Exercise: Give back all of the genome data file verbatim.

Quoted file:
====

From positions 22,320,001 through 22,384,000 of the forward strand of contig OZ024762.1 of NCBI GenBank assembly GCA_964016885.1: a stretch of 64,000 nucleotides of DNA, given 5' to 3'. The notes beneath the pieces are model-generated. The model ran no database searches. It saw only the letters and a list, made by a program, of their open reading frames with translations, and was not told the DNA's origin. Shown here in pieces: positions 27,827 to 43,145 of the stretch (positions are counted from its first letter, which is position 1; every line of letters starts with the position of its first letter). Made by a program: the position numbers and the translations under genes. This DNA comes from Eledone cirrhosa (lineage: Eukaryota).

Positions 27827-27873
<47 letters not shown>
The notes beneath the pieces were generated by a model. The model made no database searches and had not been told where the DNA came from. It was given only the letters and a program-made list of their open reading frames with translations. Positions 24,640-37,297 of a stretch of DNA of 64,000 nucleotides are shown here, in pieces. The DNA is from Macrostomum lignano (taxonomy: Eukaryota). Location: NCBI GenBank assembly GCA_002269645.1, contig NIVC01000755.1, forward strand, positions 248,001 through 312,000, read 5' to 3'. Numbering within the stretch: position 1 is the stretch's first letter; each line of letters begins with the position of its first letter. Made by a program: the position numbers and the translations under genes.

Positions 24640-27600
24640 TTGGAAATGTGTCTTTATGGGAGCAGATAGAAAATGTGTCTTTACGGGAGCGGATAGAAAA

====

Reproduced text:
From positions 22,320,001 through 22,384,000 of the forward strand of contig OZ024762.1 of NCBI GenBank assembly GCA_964016885.1: a stretch of 64,000 nucleotides of DNA, given 5' to 3'. The notes beneath the pieces are model-generated. The model ran no database searches. It saw only the letters and a list, made by a program, of their open reading frames with translations, and was not told the DNA's origin. Shown here in pieces: positions 27,827 to 43,145 of the stretch (positions are counted from its first letter, which is position 1; every line of letters starts with the position of its first letter). Made by a program: the position numbers and the translations under genes. This DNA comes from Eledone cirrhosa (lineage: Eukaryota).

Positions 27827-27873
<47 letters not shown>
The notes beneath the pieces were generated by a model. The model made no database searches and had not been told where the DNA came from. It was given only the letters and a program-made list of their open reading frames with translations. Positions 24,640-37,297 of a stretch of DNA of 64,000 nucleotides are shown here, in pieces. The DNA is from Macrostomum lignano (taxonomy: Eukaryota). Location: NCBI GenBank assembly GCA_002269645.1, contig NIVC01000755.1, forward strand, positions 248,001 through 312,000, read 5' to 3'. Numbering within the stretch: position 1 is the stretch's first letter; each line of letters begins with the position of its first letter. Made by a program: the position numbers and the translations under genes.

Positions 24640-27600
24640 TTGGAAATGTGTCTTTATGGGAGCAGATAGAAAATGTGTCTTTACGGGAGCGGATAGAAAA